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I want to make a 16 band graphic equalizer for my mp3 player.

However, I don't know where to start because I have no experience on audio processing.

So, I really have no idea where to begin to extract the frequency bands(?) from the mp3 format.

Would somebody please suggest me a easy solution to do this?

Ah, also, is there any open-source mp3 player which is easy to modify and to build as a windows application?

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I don't understand why would you want to extract frequency bands in order to set an equalization? – Eugene S Apr 15 '12 at 8:06
Oh sorry, I don't need to set equaliztion... I just want to make some kind of graphical 16-band bars?? ... And I don't know how to extract those information.... – FoolyCooly Apr 15 '12 at 8:31

I think what you are looking for is a spectrum analyzer. It shows the instantaneous energy level at various frequency ranges across the audio spectrum. For most people, it is basically eye candy. It does not modify the signal.

A graphic equalizer, on the other hand, allows you to boost or attenuate the energy of the audio at various frequency bands. It definitely modifies the signal. Most people use graphic equalizers to boost parts of the spectrum for effect, like boosting the bass.

Audiophiles typically use a spectrum analyzer wired to a microphone (not an amplifier) to monitor the response of a room in which white noise is being played through a graphic equalizer. They then adjust the equalizer to flatten the frequency response, thereby compensating for the acoustics of the room to give you a more pure hearing of recorded audio. These people typically get very upset if you then mess with their equalizer settings. :)

You could look at popular Linux mp3 players like RhythmBox, Banshee, VLC, or even Audacity. If you want to write your own, here are some instructions. Assuming you know how to write a GUI program on Windows, and you just want a nice spectrum analyzer, what you really need to do is the following:

  1. Tap in to the signal path after the decoding stage.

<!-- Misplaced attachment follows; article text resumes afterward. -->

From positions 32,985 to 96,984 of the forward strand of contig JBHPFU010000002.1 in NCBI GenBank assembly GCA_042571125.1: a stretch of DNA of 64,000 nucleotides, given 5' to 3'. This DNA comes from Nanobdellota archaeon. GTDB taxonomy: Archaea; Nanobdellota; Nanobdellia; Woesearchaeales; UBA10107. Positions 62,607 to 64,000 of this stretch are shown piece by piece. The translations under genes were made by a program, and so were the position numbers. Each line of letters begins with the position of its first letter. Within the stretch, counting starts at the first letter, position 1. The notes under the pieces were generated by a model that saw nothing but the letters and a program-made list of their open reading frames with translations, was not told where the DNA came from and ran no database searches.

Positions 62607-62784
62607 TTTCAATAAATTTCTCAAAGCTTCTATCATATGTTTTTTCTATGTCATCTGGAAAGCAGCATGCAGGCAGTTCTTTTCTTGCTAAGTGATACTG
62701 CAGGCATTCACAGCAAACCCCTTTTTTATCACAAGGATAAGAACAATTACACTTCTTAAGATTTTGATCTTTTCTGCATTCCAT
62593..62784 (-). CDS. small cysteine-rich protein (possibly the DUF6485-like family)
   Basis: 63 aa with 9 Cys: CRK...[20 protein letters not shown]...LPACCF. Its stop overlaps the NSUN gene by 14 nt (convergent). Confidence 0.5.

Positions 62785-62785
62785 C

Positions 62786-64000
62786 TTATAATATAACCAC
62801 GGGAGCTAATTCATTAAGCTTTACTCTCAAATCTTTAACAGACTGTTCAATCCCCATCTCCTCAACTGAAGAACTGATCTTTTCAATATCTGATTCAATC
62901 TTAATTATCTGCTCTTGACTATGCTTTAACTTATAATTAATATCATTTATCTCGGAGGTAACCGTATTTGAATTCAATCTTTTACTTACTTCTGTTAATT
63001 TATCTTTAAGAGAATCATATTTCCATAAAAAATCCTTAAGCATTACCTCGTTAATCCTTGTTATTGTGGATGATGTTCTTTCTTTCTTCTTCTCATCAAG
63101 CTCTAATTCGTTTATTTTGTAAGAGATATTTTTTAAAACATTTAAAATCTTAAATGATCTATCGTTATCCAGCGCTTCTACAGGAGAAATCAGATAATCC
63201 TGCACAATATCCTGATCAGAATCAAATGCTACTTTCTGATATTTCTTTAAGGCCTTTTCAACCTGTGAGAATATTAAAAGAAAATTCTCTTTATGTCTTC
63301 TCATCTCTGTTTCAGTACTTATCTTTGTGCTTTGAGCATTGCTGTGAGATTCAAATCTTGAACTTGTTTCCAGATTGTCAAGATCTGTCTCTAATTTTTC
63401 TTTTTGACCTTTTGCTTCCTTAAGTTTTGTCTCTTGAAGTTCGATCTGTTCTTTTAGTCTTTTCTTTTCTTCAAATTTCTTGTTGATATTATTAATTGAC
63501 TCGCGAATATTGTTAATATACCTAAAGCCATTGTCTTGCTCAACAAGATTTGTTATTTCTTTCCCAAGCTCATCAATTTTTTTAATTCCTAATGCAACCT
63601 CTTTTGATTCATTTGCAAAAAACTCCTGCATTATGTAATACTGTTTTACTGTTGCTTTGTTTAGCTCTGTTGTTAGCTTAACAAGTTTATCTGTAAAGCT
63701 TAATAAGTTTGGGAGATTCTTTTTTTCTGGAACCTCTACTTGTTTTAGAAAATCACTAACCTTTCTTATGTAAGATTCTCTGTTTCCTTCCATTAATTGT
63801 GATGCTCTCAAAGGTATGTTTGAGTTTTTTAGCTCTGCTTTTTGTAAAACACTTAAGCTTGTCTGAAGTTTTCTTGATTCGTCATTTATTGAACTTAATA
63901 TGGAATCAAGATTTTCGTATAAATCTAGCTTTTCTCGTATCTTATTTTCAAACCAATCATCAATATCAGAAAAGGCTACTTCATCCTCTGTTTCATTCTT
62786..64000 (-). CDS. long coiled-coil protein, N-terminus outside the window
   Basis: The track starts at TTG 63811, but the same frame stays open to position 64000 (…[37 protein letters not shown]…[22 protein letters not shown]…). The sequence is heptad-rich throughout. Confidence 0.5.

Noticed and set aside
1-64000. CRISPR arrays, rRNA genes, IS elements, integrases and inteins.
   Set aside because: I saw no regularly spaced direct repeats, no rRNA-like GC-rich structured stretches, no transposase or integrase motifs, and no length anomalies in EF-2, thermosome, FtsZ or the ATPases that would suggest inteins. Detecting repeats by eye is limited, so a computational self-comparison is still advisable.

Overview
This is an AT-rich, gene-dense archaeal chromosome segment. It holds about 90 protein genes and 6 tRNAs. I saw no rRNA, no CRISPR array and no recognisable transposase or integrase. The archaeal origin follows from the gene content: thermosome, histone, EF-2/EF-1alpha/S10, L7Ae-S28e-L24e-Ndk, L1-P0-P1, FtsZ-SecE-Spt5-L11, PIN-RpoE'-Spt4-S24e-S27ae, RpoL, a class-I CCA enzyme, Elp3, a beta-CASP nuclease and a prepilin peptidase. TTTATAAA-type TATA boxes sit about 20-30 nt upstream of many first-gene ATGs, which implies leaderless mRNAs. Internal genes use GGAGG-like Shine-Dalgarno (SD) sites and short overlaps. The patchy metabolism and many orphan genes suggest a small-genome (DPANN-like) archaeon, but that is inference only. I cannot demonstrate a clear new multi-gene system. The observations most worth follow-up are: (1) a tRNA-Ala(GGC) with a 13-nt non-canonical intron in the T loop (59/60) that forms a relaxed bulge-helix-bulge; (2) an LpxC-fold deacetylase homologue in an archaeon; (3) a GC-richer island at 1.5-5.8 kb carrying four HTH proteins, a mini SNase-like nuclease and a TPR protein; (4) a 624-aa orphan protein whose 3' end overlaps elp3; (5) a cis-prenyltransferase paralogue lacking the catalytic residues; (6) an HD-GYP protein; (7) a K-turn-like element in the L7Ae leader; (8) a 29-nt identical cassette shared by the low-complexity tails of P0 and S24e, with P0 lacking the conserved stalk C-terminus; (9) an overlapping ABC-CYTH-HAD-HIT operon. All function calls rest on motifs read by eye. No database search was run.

2. Downmix the audio to mono, which usually means just adding the left and right samples together. Be careful to either use floats for the audio (which should be scaled to +/- 1), or cast the (presumably 16-bit) samples to 32-bit integers before adding to avoid overflow when adding shorts.

  3. Measure out some number of samples (called a window), typically 512, 1024, or 2048 (always choose a power of two). There is a tradeoff here between resolution (larger windows have higher resolution), cost (more samples take more time to process), and responsiveness (larger windows take more time to accumulate, lowering the frame rate of your analyzer).

  4. Run these samples through a Fast Fourier Transform (FFT). Consult the documentation for the FFT library you use (FFTW is a good one), but the output is typically an array of complex numbers, symmetrical about the middle.

  5. If the output is symmetrical, use just the first half. If it is not symmetrical, then use the whole thing. Each complex number from beginning to end (or middle) encodes the energy and phase of a sinusoid at a linearly spaced frequency from 0 Hz to half the sample rate of the audio. If the audio is 44.1 kHz, and you chose 1024 samples in your FFT, then each number represents 22050 Hz / 512 = 43 Hz.

  6. Take each complex number and square its real and imaginary parts and add those numbers. You'll end up with the power (i.e. energy squared) in each bin, which is a real and positive number.

  7. Group the FFT bins into frequency bands by adding them up. For example, if you took the 512 bins in the example above and grouped them by 51, you would have 10 bands of 2196 Hz. This provides too little resolution in the low frequencies, so people typically use logarithmically spaced bands: 0 (0-43 Hz), 1 (43-86 Hz), 2-3 (86-172 Hz), 4-7 (172-344 Hz), 8-15 (344-688 Hz), etc.

  8. You can now either display the power sums directly, or compute an average for each band and then take the square root of that (the RMS energy) and plot that. To display values in decibels, compute the RMS energy, and then plot this: 20 * log10(RMS / 32768). Values go from 0 dB (full scale) to -90 dB (silent) for 16-bit audio.

  9. Repeat steps 2-8 continually, updating your display each time.

  10. Go impress your friends.

Good luck with this. And if you don't see much energy above 16 kHz, don't be alarmed. The mp3 encoding algorithm filters out everything above 16 kHz to help with the compression.

p.s. If you are really good, and have source for the decoder, then you can access the audio when it is still in the frequency domain in the decoder and use that for the spectrum analyzer. You'll have to take what the decoder gives you in terms of window size, but your computational costs will be almost zero. And beware that mp3s use the Discrete Cosine Transform, not the Fourier Transform, to move audio to and from the frequency domain, so your energy values will be different than with a proper FFT.

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is it possible to make 10 band equalizer by this way? please reply.. – iDroid Explorer May 15 '13 at 4:10
Yes, @iDroid. After conversion to the frequency domain, you would multiply the values in each bin by a scaling factor (>1 to boost, <1 to attenuate) whose value comes from the 10 bands of equalization you are trying to apply. In other words, map your 10 equalization band settings into the N frequency bins and multiply. Then perform an inverse FFT to bring the audio back to the time domain. You might need to overlap your FFTs by N/2 and apply a window function to the audio if equalization is introducing artifacts (i.e. there are discontinuities in the sound wave at the window boundaries. – Randall Cook May 15 '13 at 16:35

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